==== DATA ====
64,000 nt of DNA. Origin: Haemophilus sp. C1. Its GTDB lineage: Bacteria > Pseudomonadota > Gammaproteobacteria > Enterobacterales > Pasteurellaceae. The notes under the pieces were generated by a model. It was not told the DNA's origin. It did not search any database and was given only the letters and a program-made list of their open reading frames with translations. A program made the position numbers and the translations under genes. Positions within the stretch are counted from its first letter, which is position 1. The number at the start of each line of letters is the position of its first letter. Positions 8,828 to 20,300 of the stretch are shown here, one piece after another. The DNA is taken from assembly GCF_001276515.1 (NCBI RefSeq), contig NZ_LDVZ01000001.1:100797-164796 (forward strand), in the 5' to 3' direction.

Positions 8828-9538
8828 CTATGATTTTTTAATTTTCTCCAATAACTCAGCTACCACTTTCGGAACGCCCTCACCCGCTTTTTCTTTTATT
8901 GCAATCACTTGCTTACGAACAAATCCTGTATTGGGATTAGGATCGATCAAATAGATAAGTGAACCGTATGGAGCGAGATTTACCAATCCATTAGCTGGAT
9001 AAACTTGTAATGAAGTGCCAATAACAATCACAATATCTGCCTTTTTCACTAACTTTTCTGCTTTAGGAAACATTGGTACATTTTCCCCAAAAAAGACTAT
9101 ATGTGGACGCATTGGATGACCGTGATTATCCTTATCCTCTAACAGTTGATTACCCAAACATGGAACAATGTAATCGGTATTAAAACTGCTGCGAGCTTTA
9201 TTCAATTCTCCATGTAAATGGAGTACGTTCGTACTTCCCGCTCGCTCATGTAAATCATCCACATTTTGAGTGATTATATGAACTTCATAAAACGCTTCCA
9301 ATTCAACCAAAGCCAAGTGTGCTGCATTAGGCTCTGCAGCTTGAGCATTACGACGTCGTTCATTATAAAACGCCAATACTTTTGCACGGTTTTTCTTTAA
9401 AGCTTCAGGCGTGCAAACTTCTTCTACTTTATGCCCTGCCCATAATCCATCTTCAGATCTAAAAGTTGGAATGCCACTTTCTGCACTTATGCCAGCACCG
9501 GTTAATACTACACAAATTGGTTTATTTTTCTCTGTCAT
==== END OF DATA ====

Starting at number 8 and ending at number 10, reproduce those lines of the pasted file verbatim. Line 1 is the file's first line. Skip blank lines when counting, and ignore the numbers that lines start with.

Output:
9301 ATTCAACCAAAGCCAAGTGTGCTGCATTAGGCTCTGCAGCTTGAGCATTACGACGTCGTTCATTATAAAACGCCAATACTTTTGCACGGTTTTTCTTTAA
9401 AGCTTCAGGCGTGCAAACTTCTTCTACTTTATGCCCTGCCCATAATCCATCTTCAGATCTAAAAGTTGGAATGCCACTTTCTGCACTTATGCCAGCACCG
9501 GTTAATACTACACAAATTGGTTTATTTTTCTCTGTCAT